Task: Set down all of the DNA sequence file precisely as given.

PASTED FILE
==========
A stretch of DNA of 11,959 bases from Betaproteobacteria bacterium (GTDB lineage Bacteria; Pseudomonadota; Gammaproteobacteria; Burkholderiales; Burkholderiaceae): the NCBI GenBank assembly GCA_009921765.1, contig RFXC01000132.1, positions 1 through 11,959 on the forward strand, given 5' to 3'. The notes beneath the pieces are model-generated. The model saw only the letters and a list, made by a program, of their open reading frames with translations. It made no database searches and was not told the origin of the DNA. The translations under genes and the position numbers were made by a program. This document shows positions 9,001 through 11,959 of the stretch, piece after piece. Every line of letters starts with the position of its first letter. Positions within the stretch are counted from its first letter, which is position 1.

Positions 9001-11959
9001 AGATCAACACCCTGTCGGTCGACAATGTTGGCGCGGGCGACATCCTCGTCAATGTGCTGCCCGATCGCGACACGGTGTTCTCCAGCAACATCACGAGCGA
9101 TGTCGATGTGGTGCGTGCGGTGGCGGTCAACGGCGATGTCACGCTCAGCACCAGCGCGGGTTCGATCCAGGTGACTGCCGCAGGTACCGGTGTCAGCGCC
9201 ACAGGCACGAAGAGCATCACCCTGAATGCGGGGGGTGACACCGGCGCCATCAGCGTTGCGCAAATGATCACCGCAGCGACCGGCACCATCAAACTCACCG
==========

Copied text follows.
A stretch of DNA of 11,959 bases from Betaproteobacteria bacterium (GTDB lineage Bacteria; Pseudomonadota; Gammaproteobacteria; Burkholderiales; Burkholderiaceae): the NCBI GenBank assembly GCA_009921765.1, contig RFXC01000132.1, positions 1 through 11,959 on the forward strand, given 5' to 3'. The notes beneath the pieces are model-generated. The model saw only the letters and a list, made by a program, of their open reading frames with translations. It made no database searches and was not told the origin of the DNA. The translations under genes and the position numbers were made by a program. This document shows positions 9,001 through 11,959 of the stretch, piece after piece. Every line of letters starts with the position of its first letter. Positions within the stretch are counted from its first letter, which is position 1.

Positions 9001-11959
9001 AGATCAACACCCTGTCGGTCGACAATGTTGGCGCGGGCGACATCCTCGTCAATGTGCTGCCCGATCGCGACACGGTGTTCTCCAGCAACATCACGAGCGA
9101 TGTCGATGTGGTGCGTGCGGTGGCGGTCAACGGCGATGTCACGCTCAGCACCAGCGCGGGTTCGATCCAGGTGACTGCCGCAGGTACCGGTGTCAGCGCC
9201 ACAGGCACGAAGAGCATCACCCTGAATGCGGGGGGTGACACCGGCGCCATCAGCGTTGCGCAAATGATCACCGCAGCGACCGGCACCATCAAACTCACCG